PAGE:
Climate change is now a mainstream part of the international political agenda. It has become clear that it is not solely a technical issue, to be resolved by scientists, but a political issue with political implications at all levels of global governance. Indeed, some may argue that few long-term problems in international affairs are more important than this one. The purpose of this book is to reveal and apply some of the latest thinking on the implications of climate change for international affairs, and to explore how various proposals for tackling climate change will affect interstate relations in coming years. Chapters by scholars of international relations, international political economy and international law contribute to current discussions of climate change, doing so in way that is accessible to students, stakeholders, government officials and informed laypersons.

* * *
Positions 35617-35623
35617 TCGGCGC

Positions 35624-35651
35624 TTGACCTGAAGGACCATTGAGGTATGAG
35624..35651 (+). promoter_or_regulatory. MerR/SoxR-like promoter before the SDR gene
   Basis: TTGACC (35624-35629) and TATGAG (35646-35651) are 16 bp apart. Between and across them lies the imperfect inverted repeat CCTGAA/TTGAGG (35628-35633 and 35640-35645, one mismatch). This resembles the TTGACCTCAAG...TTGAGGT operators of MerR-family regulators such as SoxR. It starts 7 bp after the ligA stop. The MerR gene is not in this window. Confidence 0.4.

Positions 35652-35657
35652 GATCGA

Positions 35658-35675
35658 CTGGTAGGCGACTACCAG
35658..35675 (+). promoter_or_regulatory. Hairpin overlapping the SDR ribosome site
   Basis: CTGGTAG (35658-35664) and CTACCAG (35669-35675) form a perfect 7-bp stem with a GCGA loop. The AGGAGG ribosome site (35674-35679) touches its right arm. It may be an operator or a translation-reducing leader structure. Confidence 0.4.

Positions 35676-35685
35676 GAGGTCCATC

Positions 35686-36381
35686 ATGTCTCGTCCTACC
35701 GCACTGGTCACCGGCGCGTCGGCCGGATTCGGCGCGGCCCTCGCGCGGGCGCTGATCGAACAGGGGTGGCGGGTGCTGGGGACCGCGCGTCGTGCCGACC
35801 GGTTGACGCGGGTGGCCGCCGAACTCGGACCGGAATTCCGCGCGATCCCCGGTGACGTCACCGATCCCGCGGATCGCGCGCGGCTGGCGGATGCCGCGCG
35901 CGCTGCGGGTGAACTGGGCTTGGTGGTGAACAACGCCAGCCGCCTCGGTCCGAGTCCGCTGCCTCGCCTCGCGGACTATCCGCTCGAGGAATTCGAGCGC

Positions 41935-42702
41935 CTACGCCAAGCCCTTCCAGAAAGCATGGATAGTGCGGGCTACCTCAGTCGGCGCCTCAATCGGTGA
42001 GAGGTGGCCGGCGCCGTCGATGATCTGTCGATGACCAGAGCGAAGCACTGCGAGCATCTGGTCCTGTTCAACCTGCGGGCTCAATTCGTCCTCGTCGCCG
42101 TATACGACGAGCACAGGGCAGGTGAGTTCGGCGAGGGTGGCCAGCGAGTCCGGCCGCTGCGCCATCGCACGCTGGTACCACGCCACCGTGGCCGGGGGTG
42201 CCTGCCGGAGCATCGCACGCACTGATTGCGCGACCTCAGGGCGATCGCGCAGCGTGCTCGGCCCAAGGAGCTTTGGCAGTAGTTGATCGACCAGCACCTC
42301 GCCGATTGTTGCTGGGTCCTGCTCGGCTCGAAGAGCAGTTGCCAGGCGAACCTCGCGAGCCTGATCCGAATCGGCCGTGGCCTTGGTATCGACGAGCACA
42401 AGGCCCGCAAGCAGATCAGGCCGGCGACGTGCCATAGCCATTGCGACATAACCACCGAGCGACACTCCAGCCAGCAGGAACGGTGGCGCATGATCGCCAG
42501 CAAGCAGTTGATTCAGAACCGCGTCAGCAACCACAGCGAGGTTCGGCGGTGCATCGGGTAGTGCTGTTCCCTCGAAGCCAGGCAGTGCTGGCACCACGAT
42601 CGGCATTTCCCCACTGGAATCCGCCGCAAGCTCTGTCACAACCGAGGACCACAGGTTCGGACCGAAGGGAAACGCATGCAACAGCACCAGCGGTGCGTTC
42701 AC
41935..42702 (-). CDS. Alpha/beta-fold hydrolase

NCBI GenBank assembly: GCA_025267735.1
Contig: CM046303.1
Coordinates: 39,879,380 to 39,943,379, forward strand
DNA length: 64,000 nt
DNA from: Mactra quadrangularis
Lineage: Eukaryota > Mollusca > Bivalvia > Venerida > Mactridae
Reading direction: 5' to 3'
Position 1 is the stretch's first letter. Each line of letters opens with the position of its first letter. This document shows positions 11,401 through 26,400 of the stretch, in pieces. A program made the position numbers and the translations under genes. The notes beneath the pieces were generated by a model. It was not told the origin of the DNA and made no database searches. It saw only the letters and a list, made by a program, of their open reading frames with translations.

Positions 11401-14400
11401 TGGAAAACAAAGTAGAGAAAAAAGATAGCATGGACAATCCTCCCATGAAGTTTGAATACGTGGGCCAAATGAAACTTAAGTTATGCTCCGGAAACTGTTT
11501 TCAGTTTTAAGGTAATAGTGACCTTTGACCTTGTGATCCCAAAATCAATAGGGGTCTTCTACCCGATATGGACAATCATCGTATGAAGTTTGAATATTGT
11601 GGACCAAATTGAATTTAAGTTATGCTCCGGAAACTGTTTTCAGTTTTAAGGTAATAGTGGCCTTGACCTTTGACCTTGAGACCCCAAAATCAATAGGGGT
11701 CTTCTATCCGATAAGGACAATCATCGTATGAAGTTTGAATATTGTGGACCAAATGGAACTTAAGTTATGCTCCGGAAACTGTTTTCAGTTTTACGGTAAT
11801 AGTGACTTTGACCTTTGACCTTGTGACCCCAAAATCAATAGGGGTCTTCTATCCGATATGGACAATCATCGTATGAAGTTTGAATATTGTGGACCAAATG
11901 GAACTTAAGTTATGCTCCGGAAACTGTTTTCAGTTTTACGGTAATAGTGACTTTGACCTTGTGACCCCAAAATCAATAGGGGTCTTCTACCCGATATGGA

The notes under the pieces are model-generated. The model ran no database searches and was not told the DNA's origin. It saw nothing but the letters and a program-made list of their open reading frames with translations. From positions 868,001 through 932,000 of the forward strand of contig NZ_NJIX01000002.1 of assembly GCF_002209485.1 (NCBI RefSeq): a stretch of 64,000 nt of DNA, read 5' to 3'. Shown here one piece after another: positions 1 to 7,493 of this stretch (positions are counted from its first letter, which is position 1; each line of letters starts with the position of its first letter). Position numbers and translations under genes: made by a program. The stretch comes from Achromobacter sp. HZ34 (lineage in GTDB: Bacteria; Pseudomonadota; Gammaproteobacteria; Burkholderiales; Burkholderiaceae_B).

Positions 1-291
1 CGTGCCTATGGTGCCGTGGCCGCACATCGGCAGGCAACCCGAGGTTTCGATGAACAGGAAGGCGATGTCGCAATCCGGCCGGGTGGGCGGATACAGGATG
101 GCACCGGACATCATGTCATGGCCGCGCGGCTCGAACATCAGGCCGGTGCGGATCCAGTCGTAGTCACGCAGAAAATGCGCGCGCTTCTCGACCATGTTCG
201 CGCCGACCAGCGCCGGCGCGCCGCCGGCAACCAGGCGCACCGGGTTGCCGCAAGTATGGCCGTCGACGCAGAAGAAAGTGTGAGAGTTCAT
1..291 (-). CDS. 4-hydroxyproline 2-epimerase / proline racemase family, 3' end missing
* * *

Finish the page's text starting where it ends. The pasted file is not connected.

Some questions considered in the book include the following: How has the discussion of climate change affected interstate relations? How does this problem, and how do environmental issues more generally, challenge international relations theory? How do international climate politics influence domestic politics, and vice-versa? How would climate change or action taken to tackle it affect the balance of power or balance of influence? Is climate change a matter of international security or international justice—or both—and how does the answer to this question affect policy responses of governments? Which states are likely to benefit or suffer from the various proposals to address climate change? What are the legal, ethical and political implications of the uneven distribution of the impacts of climate change?
This book was previously published as a special issue of the Cambridge Review of International Affairs.